SW Legal Educational Publishing

For Diversity Jurisdiction, Counterclaims Included in Amount in Controversy
Description In diversity jurisdiction suit, plaintiff's claim was for less than $50,000. Request by defendant for the court to dismiss the case based on inadequate amount in controversy fails because defendant counterclaimed for more than $50,000.
Topic Court Procedure
Key Words Amount in Controversy, Diversity Jurisdiction, Counterclaim
C A S E   S U M M A R Y
Facts Spectacor sued former executive Brown for $47,000 it claimed he was overpaid in severance when his position was terminated. The sum was less than the $50,000 minimum required for diversity jurisdiction. [Note that the amount has since been increased to $75,000.] Brown responded by denying that the court had diversity jurisdiction, because the pleading was for $47,000, and counterclaimed for over $1 million in compensation he claimed he was owed. The district court asserted jurisdiction. Brown appealed.
Decision Affirmed. "We hold that where, as here, a defendant elects not to file a motion to dismiss for lack of jurisdiction, but answers a complaint by asserting a compulsory counterclaim, the amount of that counterclaim may be considered by the court in determining if the amount in controversy exceeds the statutory requirement for diversity jurisdiction." Brown did not seek just to have the suit dismissed based on lack of necessary amount in controversy. "Instead, he asserted a counterclaim against Spectacor based upon the same transactions that gave rise to Spectacor's suit against him."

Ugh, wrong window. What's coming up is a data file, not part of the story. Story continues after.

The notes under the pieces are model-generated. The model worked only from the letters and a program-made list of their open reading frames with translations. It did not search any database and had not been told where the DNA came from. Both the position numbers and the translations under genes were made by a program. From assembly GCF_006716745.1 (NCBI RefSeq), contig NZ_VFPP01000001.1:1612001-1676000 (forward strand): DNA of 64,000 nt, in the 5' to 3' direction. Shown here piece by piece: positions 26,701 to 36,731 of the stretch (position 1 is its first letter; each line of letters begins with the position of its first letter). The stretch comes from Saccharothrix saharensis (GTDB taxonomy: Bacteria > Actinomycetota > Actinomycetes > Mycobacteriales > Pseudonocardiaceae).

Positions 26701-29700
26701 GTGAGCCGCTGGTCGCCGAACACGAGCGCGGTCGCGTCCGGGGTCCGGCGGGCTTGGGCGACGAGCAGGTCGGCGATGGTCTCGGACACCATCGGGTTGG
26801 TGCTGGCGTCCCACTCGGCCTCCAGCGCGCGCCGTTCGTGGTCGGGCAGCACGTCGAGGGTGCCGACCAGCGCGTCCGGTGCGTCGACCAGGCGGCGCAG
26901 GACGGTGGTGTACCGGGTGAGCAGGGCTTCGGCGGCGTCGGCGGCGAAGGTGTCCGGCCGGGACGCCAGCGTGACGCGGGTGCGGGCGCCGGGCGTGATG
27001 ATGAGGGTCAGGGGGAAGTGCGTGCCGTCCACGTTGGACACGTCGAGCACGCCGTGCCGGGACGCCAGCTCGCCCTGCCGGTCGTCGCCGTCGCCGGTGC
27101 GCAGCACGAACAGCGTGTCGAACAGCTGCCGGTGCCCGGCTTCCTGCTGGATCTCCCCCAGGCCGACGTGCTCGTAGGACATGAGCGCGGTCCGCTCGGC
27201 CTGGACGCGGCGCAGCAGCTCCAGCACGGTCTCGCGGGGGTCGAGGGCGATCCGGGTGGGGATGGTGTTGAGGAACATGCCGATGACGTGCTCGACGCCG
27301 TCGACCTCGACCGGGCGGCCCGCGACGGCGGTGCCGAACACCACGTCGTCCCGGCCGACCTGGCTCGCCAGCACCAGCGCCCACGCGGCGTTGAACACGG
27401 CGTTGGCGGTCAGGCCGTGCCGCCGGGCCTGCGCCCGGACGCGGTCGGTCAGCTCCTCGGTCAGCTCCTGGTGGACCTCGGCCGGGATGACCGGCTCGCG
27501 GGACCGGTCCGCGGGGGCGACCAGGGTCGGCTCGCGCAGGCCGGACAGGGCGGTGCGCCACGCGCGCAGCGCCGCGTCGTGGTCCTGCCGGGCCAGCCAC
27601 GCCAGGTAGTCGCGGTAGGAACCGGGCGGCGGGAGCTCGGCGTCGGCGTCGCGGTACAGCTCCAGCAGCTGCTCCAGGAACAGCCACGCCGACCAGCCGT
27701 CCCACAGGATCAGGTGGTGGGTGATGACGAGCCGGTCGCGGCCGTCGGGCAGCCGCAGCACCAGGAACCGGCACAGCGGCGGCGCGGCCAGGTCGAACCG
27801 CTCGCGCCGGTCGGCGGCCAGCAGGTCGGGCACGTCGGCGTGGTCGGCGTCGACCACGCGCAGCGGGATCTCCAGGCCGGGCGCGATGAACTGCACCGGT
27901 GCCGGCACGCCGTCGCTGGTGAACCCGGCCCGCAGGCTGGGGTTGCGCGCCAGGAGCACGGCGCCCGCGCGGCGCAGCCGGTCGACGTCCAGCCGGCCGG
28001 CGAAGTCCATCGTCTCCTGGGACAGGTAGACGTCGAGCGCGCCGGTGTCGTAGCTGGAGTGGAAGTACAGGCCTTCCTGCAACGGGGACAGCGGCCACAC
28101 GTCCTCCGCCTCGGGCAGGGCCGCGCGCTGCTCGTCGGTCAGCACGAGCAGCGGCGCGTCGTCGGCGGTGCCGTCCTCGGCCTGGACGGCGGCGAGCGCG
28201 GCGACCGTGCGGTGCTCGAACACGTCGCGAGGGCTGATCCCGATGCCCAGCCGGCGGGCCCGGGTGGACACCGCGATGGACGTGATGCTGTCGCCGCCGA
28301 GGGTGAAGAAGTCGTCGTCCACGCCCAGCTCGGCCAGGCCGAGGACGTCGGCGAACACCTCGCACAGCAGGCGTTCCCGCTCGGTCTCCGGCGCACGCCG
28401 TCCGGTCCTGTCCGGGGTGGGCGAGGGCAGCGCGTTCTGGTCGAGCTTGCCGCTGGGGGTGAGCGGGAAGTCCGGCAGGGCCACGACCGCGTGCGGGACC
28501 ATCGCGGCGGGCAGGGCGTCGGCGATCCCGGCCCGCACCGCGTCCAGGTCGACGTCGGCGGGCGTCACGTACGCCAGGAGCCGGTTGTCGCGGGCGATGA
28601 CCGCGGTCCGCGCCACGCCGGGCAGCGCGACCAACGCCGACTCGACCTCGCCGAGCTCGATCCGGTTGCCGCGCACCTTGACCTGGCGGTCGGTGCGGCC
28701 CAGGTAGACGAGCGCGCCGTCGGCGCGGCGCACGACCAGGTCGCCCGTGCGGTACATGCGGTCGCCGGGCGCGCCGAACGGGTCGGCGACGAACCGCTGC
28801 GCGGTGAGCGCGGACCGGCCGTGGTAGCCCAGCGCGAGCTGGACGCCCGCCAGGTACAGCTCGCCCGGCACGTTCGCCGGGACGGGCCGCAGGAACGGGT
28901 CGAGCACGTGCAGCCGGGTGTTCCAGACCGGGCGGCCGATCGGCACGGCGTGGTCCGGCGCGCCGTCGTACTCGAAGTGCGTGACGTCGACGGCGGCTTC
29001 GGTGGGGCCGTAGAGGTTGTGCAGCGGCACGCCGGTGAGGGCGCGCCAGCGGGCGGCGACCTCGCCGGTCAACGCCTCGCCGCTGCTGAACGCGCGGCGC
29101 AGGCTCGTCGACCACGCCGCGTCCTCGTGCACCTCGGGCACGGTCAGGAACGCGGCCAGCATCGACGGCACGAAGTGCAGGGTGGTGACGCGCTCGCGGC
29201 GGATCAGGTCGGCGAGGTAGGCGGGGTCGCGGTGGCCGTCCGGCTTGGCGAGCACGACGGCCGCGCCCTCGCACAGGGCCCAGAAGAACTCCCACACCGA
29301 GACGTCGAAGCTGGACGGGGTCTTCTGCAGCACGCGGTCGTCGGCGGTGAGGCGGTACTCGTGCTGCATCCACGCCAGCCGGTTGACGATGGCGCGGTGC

Citation Spectacor Management Group v. Brown, 131 F.3d 120 (3rd Cir., 1997)

Back to Court Procedure Listings

©1997  South-Western, All Rights Reserved